Two restaurants owned by the same Elizabethtown businessman have shut down abruptly.
Oh Yeah Grille, which opened in June in the former Trolley Stop Diner building at 346 Hershey Road, was open for the last day on Friday, July 29. Pita Pit, a franchise that has operated for years at 28 S. Market St. in downtown Elizabethtown, announced on Tuesday, Aug. 1, that it had closed and would not reopen.
“To everyone who has supported us over the past three years, we cannot thank you enough,” Pita Pit Elizabethown’s announcement on Facebook said. “Some of you we saw almost everyday and there was nothing better than to see your friendly faces ordering your favorite pitas every week. To our amazing staff that has truly become our Pita Pit Family, we appreciate your hard work and dedication. It has been a pleasure to serve you, Etown. Pita Pit Etown is now closed and will not reopen. This is a positive move for our family and we’re excited for what the future brings.”
Andrew Schoenberger owned Pita Pit Elizabethtown since buying the franchise from previous operator Brad Alexander. He was co-owner of Oh Yeah Grille along with business partner Chris Rosa, who was also the restaurant’s executive chef.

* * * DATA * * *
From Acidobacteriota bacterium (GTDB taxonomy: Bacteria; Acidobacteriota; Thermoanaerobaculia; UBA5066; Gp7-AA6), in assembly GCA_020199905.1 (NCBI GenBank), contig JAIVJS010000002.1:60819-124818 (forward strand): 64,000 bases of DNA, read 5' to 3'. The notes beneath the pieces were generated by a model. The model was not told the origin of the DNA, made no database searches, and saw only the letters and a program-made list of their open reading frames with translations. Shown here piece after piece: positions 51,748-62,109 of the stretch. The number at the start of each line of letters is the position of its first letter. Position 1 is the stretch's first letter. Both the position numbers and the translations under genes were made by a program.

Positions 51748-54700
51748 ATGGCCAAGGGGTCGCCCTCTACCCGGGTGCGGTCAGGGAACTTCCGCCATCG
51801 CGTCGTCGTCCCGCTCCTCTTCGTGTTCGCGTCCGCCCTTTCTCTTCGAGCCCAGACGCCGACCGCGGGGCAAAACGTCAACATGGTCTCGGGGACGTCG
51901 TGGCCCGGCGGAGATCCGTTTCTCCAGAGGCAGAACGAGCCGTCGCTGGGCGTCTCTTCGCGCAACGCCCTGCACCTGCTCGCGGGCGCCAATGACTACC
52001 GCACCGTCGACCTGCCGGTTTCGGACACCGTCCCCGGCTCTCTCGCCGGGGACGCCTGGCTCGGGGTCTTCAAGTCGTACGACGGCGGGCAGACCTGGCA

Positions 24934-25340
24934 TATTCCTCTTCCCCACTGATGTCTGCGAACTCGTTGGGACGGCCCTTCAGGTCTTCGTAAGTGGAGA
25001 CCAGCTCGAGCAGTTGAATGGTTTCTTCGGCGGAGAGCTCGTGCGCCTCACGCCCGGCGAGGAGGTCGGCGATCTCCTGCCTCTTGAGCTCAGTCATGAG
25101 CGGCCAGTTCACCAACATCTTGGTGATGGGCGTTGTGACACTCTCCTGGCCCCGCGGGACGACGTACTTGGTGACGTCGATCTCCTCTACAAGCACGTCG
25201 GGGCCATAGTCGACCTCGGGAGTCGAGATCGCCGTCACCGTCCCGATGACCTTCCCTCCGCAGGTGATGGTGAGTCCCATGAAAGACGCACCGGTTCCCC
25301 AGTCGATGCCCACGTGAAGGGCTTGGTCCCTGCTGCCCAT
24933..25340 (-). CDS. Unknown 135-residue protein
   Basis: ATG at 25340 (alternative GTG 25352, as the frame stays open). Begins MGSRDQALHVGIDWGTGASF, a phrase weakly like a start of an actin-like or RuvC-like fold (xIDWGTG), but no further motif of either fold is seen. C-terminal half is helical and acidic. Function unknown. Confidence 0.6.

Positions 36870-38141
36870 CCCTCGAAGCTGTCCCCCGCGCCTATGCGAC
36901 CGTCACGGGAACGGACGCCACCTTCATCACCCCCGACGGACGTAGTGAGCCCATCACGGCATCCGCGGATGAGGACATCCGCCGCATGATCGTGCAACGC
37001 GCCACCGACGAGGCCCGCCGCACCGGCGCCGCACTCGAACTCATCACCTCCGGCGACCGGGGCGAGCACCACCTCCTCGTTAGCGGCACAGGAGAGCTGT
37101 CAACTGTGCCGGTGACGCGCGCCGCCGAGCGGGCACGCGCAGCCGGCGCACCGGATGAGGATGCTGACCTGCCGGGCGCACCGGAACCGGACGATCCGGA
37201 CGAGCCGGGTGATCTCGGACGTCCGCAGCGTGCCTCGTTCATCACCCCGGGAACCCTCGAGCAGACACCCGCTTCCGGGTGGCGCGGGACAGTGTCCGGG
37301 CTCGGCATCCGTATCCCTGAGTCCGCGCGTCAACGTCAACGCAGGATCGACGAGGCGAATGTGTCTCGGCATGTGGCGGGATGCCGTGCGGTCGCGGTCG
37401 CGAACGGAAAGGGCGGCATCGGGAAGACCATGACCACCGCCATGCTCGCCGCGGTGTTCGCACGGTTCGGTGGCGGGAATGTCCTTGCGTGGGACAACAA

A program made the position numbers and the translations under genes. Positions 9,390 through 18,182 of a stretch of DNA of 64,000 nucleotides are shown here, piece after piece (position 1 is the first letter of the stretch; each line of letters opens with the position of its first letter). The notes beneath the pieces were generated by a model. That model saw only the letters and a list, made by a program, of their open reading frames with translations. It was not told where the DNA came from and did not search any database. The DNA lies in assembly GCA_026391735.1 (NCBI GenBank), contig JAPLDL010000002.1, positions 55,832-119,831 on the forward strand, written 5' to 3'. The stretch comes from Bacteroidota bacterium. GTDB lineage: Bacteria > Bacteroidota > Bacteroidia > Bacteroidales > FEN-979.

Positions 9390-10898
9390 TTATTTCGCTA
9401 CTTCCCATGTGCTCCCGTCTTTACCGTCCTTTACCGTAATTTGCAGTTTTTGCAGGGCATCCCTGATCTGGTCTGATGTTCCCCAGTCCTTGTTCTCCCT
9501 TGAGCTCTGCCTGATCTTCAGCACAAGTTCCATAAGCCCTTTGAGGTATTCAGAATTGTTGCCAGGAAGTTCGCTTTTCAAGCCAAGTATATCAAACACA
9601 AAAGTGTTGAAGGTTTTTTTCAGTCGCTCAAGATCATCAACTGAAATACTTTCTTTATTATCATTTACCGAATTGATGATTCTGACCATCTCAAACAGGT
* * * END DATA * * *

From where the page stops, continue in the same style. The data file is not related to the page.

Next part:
The Lancaster newspaper LNP reported that Andrew Schoenberger announced the closing of Oh Yeah Grille on the restaurant’s Facebook page. That Facebook page has since been deleted.
Schoenberger took responsibility for the independent restaurant’s closure while crediting Rosa for his work as a chef, LNP reported.
“Thank you to all the great customers who supported us in our short existence,” Schoenberger said in the post about Oh Yeah Grille, according to the LNP article.
Schoenberger declined to offer any comment on why the Oh Yeah Grille closed when an LNP reporter contacted him by phone.
Schoenberger wrote on Facebook that Elizabethtown has a thriving central business district and he is confident that the Pita Pit space will not be vacant long.
“Small businesses leave town for many reasons not all are bad. Pita Pit is making way for another business and because my families needs have changed. Not because Etown couldn’t support it,” Schoenberger wrote.